2014-2015 CIRS GU-Q Faculty Fellow

Amira El-ZeinAmira El-Zein is the CIRS SFS-Q Faculty Fellow for the 2014-2015 academic year. She is Associate Professor at the Georgetown University School of Foreign Service in Qatar, author of Islam, Arabs, and the Intelligent World of the Jinn and co-editor of Culture, Creativity and Exile. She is also a published poet in Arabic, French, and English. During her fellowship, El-Zein will be working on a project titled, "Contemporary Saudi Literature: The Grueling Adaption to Modernity." The research argues that contemporary Saudi literature conveys the dilemma of Saudi society torn between fascination with everything Western and obligations to unbending traditions. The question of tradition in its extremely arduous adaptation to rapid changes has led to a profound malaise, loss of identity, and confusion, which are characteristic of neocolonialism. The research will interpret several novels and poems that mirror the ordeals Saudi people experience when they challenge the harsh rules of the establishment. Comparisons will be made between Saudi literature and that written by other authors in the Gulf.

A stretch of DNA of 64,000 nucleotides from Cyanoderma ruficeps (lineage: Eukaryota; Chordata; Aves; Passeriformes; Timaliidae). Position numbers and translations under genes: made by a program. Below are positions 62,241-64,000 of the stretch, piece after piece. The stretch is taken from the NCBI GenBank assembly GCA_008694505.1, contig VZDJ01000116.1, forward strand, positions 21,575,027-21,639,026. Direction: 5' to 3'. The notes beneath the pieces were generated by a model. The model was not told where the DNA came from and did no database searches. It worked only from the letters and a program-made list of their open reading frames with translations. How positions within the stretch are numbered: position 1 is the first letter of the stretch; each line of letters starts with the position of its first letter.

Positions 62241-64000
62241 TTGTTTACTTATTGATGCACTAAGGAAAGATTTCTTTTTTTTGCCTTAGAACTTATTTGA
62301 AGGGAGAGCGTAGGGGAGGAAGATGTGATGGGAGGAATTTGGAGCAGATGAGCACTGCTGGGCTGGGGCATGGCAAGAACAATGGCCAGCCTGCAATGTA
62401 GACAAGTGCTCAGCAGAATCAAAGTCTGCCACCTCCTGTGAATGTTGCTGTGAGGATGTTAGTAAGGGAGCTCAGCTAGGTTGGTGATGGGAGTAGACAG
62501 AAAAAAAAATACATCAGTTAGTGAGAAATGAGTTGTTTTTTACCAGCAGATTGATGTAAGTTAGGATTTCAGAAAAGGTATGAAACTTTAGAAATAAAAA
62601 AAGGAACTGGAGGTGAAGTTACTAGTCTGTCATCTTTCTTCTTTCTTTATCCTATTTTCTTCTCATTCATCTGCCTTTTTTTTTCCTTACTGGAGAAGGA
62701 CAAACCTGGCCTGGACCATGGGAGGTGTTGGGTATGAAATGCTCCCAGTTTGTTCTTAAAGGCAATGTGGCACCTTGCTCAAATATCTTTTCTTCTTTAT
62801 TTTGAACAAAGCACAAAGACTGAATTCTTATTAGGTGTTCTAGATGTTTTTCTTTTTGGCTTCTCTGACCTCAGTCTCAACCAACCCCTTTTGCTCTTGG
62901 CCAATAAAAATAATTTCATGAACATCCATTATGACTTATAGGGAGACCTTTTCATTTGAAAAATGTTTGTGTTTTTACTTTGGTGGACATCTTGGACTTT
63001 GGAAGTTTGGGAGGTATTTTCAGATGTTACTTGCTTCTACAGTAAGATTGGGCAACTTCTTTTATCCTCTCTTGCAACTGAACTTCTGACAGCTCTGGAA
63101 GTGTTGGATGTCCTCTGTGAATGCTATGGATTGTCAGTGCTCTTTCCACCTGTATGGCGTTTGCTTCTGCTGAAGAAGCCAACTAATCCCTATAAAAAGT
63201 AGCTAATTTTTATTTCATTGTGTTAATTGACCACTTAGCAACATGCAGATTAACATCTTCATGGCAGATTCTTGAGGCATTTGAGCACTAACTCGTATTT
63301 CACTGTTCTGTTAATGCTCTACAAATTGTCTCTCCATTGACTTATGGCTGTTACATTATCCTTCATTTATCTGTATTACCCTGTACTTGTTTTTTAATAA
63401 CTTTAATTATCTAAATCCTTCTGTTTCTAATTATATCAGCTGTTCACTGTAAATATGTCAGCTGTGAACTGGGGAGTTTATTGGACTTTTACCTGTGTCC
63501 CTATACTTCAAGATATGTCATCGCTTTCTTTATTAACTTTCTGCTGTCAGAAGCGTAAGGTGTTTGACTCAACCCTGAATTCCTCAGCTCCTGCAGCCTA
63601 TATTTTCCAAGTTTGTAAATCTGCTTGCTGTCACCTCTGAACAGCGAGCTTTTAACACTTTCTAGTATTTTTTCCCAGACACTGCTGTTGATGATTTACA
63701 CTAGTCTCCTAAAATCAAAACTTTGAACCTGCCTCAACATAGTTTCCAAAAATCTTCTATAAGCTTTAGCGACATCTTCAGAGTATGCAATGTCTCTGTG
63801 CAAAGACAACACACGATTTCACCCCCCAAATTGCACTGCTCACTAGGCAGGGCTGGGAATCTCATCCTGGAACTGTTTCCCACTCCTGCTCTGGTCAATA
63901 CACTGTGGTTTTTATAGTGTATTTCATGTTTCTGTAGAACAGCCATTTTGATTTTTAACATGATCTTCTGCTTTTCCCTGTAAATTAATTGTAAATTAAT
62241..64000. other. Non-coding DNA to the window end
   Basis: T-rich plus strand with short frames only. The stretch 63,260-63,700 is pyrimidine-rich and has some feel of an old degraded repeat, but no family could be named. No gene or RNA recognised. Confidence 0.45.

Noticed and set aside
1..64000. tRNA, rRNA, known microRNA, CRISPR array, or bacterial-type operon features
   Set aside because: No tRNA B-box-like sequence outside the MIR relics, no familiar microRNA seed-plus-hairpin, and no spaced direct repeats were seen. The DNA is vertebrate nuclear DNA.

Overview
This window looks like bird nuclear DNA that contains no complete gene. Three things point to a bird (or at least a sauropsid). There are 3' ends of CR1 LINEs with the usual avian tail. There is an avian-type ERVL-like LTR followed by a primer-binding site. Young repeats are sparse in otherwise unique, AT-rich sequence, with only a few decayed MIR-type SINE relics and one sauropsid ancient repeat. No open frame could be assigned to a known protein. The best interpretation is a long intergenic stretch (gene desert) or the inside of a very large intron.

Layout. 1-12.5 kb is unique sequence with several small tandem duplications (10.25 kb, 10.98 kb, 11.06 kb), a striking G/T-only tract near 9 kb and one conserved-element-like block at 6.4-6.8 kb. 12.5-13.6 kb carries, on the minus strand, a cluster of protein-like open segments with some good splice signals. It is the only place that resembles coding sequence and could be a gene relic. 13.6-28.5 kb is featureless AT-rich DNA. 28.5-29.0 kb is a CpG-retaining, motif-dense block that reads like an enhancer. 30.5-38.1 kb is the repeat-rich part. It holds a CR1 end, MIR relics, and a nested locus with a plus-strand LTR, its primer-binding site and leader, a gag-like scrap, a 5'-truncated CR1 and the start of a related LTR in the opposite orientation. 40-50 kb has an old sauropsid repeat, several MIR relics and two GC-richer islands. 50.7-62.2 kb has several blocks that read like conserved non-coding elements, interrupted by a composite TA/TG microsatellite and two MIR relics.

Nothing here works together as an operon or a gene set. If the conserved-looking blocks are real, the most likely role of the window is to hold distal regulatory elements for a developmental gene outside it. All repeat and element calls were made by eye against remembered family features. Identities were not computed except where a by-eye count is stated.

She is the author of Islam, Arabs, and the Intelligent World of the Jinn (Syracuse University Press, 2009) and the co-editor of Culture, Creativity and Exile (Bethesda Maryland, Kitab Publications, 2003). She is also a published poet in Arabic, French, and English. Among her published poetry are The Bedouins of Hell (2002) and The Jinn and Other Poems (Arrowsmith, Boston, 2006). She read her poetry at the UN in New York, Paris, London, Washington DC, and Boston. 

El-Zein is a translator in Arabic, French, and English. Among her numerous translations: Les Tarahumaras of Antonin Artaud (from French into Arabic), Malraux par lui-même by Gaeton Picon (from French into Arabic), and a co-translation of the poetry of Mahmud Darwish in Unfortunately it Was Paradise (California University Press, 2006). 

El-Zein is the author of more than a dozen articles published in refereed journals, such as “Christian-Muslim Relations”, “Connaissance des religions”, and “Alif: The Journal of Comparative Poetics.” She has authored several book chapters on an ample range of topics including but not limited to Sufism in medieval and contemporary Islam, Francophone literature, Arabian Nights, and contemporary Arabic poetry and fiction. 

She is currently working on a book project on Gulf literature dealing especially with gender issues and globalization. Her book of discussions on Sufism with Seyyed Hossein Nasr will appear in 2012. 

El-Zein’s work has been featured at Voice of America, NPR, PBS, and several Arab satellites, including Aljazeera. 

Amira has taught a wide range of courses in Arabic, French, and English at Tufts University and at Georgetown U in DC. At SFSQ she teaches various courses in Arabic language and literature such as “Modern Arabic Poetry”, “the Contemporary Arabic Novel”, Globalization and Identity”, “the Arabian Nights”, "Arabic Writing Workshop”, “Translation Workshop", and “Contemporary Gulf Literature.”